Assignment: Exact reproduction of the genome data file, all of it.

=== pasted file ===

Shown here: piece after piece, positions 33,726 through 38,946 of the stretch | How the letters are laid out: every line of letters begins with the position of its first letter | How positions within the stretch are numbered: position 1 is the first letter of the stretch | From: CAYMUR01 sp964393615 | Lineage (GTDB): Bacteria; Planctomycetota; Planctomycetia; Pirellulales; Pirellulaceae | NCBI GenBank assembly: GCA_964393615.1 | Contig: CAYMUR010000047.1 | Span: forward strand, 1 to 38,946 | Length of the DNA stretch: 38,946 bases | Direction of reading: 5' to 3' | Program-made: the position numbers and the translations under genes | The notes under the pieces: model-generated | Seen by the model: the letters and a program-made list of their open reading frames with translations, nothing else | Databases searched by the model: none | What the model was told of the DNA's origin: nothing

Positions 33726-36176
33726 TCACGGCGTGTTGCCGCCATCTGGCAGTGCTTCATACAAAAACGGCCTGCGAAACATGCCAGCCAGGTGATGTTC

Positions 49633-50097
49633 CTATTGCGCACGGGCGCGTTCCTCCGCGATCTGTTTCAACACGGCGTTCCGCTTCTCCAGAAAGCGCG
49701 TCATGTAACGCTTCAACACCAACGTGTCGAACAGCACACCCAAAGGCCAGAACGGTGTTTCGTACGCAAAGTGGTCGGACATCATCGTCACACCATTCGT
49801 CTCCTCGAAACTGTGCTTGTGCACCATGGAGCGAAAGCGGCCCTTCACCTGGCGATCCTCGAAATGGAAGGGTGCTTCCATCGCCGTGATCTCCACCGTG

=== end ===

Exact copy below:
Shown here: piece after piece, positions 33,726 through 38,946 of the stretch | How the letters are laid out: every line of letters begins with the position of its first letter | How positions within the stretch are numbered: position 1 is the first letter of the stretch | From: CAYMUR01 sp964393615 | Lineage (GTDB): Bacteria; Planctomycetota; Planctomycetia; Pirellulales; Pirellulaceae | NCBI GenBank assembly: GCA_964393615.1 | Contig: CAYMUR010000047.1 | Span: forward strand, 1 to 38,946 | Length of the DNA stretch: 38,946 bases | Direction of reading: 5' to 3' | Program-made: the position numbers and the translations under genes | The notes under the pieces: model-generated | Seen by the model: the letters and a program-made list of their open reading frames with translations, nothing else | Databases searched by the model: none | What the model was told of the DNA's origin: nothing

Positions 33726-36176
33726 TCACGGCGTGTTGCCGCCATCTGGCAGTGCTTCATACAAAAACGGCCTGCGAAACATGCCAGCCAGGTGATGTTC

Positions 49633-50097
49633 CTATTGCGCACGGGCGCGTTCCTCCGCGATCTGTTTCAACACGGCGTTCCGCTTCTCCAGAAAGCGCG
49701 TCATGTAACGCTTCAACACCAACGTGTCGAACAGCACACCCAAAGGCCAGAACGGTGTTTCGTACGCAAAGTGGTCGGACATCATCGTCACACCATTCGT
49801 CTCCTCGAAACTGTGCTTGTGCACCATGGAGCGAAAGCGGCCCTTCACCTGGCGATCCTCGAAATGGAAGGGTGCTTCCATCGCCGTGATCTCCACCGTG